Texas Cancer Plan: Evidence-Based Policies Can Reduce Alcohol Consumption and Cancer Risk

In our most recent post, we recognized Breast Cancer Awareness Month by exploring the link between alcohol and breast cancer.

But breast cancer is just one of several types of cancer associated with alcohol consumption – head and neck, esophageal cancer, liver cancer, and colorectal cancer are among the others. And the link between alcohol and these types of cancer is not hypothetical, anecdotal, or mythical; there is strong scientific consensus since “clear patterns have emerged between alcohol consumption and the development of some cancers.”

Increasing public awareness and education about this connection can be challenging for those of us working in the field of prevention. Which is why we are inspired by a new development.

Last month, the Cancer Prevention and Research Institute of Texas released their 2018 Texas Cancer Plan. The plan includes 16 goals defined as “broad and lofty” statements that will help guide the state’s action plan for cancer research, prevention, and control.

At Texans Standing Tall, we took special note of Goal #2, which focuses on increasing healthy behaviors to reduce new cases and deaths from cancer. In particular, we were pleased to see that the plan instructs Texans to “support evidence-based policies to address excessive consumption of alcohol, including limits on days of sale, hours of sale, increasing alcohol taxes and regulating alcohol outlet density.”

What is so promising to those of us at TST and our partners across the state is that the language we use every single day in our work – terms like “evidence-based policies” and “alcohol outlet density” – are being articulated in an important report like the Texas Cancer Plan.

These are not simply industry buzz words, and the Texas Cancer Plan is absolutely on target: the strategies they list are proven ways to reduce underage and excessive alcohol use – and the associated cancer risk that comes along with it. They are also critical strategies in achieving a greater mission to create healthier, safer communities; a mission that becomes more possible as these terms become part of our public discourse and policy discussions.

According to the plan, it’s estimated that 44,713 Texans will lose their lives to cancer. Yet nearly 50 percent of new cancers and death from cancers can be prevented if we take the recommended steps to reduce certain risk factors. For example, increasing the alcohol excise tax by a dime a drink would mean at least 77 fewer Texans would die from cancer every year. In addition to saving individual lives, it also means that 77 fewer families would suffer from the devastating loss of a loved one. (See chart below for estimated annual reductions in cancer mortality.)

Statewide policies that reduce access to alcohol and other cancer-causing drugs, like tobacco, will literally save lives in the long run. As the Texas Legislature prepares for its next session in January, consider joining Texans Standing Tall or your local coalition to get involved in the conversation and play a role in preventing cancer deaths.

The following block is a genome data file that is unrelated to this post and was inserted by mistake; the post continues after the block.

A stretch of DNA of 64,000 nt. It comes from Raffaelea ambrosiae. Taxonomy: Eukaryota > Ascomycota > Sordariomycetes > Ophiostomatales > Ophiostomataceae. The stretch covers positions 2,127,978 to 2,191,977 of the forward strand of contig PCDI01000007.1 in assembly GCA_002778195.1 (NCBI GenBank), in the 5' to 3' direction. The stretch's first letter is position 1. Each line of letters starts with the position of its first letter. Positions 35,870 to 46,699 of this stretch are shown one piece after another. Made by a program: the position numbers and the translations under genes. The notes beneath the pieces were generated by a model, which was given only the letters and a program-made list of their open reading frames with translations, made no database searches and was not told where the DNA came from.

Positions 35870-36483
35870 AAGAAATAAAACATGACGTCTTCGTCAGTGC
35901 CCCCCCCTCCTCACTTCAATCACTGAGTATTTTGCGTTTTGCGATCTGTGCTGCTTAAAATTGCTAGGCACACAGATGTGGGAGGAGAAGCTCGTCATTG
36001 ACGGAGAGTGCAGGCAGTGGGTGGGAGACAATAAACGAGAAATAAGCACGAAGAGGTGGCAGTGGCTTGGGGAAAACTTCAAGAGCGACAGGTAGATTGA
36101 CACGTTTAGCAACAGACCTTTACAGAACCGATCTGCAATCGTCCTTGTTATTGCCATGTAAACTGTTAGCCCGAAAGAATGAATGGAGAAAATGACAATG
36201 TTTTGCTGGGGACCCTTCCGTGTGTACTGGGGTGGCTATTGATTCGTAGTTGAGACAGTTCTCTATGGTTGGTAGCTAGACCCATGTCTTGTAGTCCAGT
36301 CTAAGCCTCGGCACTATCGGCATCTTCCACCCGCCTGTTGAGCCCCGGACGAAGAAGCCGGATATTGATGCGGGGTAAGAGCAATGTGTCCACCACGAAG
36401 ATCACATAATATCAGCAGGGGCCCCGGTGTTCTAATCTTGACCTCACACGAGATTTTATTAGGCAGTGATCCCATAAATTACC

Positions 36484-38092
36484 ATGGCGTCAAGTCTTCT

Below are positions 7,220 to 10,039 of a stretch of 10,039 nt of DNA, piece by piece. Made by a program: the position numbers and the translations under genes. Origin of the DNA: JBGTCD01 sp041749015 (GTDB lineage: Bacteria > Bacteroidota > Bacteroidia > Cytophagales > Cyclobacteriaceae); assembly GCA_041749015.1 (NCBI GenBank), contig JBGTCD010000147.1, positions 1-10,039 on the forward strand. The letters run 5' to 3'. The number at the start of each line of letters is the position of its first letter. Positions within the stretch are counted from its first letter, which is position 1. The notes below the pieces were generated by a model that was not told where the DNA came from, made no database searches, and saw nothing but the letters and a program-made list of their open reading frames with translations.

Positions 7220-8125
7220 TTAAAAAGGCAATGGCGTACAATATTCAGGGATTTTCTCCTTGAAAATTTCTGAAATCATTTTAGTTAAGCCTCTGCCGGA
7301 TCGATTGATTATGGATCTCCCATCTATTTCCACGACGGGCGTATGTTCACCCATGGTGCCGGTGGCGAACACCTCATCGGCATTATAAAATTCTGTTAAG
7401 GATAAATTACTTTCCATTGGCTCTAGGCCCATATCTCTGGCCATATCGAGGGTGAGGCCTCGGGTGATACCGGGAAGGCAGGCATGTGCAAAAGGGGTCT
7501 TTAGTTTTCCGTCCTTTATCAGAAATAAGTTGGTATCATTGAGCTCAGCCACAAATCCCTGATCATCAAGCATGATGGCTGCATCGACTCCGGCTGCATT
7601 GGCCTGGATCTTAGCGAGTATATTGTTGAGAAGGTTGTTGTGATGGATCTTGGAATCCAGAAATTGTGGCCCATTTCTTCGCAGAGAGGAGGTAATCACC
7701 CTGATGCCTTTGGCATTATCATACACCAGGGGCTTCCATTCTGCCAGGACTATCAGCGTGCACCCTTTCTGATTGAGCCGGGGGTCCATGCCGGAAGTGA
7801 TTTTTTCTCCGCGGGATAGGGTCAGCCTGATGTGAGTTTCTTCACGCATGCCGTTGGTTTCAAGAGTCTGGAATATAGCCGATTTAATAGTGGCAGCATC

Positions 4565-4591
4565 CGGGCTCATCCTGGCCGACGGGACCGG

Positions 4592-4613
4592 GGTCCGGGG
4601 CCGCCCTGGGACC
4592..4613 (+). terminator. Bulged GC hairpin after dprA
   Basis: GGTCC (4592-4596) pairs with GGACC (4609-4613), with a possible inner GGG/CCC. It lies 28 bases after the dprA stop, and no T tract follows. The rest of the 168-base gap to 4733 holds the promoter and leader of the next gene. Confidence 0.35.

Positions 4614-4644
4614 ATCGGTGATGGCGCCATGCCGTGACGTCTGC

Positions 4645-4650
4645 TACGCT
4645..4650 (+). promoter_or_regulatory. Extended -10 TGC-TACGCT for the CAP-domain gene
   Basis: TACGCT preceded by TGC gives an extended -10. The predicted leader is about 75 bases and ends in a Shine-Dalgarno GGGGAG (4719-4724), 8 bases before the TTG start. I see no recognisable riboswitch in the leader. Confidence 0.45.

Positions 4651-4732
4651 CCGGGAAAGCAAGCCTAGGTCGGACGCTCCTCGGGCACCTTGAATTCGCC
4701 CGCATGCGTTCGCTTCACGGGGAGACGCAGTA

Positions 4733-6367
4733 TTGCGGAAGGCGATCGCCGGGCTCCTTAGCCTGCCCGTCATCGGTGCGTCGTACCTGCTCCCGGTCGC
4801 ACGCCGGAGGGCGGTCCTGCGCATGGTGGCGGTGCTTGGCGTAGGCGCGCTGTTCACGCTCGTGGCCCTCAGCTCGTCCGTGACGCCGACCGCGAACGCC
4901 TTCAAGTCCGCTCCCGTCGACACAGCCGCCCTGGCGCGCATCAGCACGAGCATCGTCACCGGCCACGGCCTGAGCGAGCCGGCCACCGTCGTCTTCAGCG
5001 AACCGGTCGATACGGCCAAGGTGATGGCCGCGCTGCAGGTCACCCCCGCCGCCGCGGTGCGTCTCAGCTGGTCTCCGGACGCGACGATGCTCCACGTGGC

Source: “Alcohol Attributable Cancer Deaths” addendum from The Effects of Alcohol Excise Tax Increases on Public Health and Safety in Texas

 

 

 

 

New Tax Law Offers Big Cuts to Alcohol Industry

A month ago, President Trump signed the Tax Cut and Jobs Act into law.

As with many major reforms, there are winners and losers. One of the lesser-known winners are the beer, spirits, and wine producers, who will get a two-year tax cut worth $4.2 billion dollars.

This reduction in the federal alcohol excise tax has been called a “public health disaster.” That’s because the “losers” are our own communities—the parents, youth, and concerned citizens, who will feel the unintended consequences of these cuts.

Those unintended consequences come in the form of increased alcohol consumption, higher rates of alcohol-related accidents and injuries, and various economic costs related to drinking. They also mean greater loss of life. Already, approximately 88,000 preventable deaths each year are linked to alcohol, and that number could go up under this new tax law.

Going in the wrong direction

Increasing excise taxes is not only good for public health; it’s good for our pocketbooks. A dime-a-drink tax increase would generate more than $700 million in Texas alone, while curbing teen drinking, impaired driving, and other consequences of alcohol consumption.

Although “increasing taxes” can be politically unpopular, it turns out that most voters approve the idea of higher taxes on luxury products like alcohol. They also want the revenue to go to public education and public safety—something we at Texans Standing Tall can fully endorse. (Already, one-quarter of excise taxes go to public education funding—which means cuts to excise taxes equal cuts to public education funding.)

Under the new law, tax cuts to the alcohol industry will be in effect for two years, but it’s possible they might be extended unless we get involved.

That’s why it’s important for communities to speak out, in whatever form you can: call your congressman, attend a Town Hall, write an email, and share your concerns with your friends, family, and social media networks.

As a part of our efforts to help shape a healthier future in which underage alcohol, tobacco, and other drug use have no place, Texans Standing Tall remains committed to supporting measures that keep us moving in the right direction. We think it’s time for change – how about you?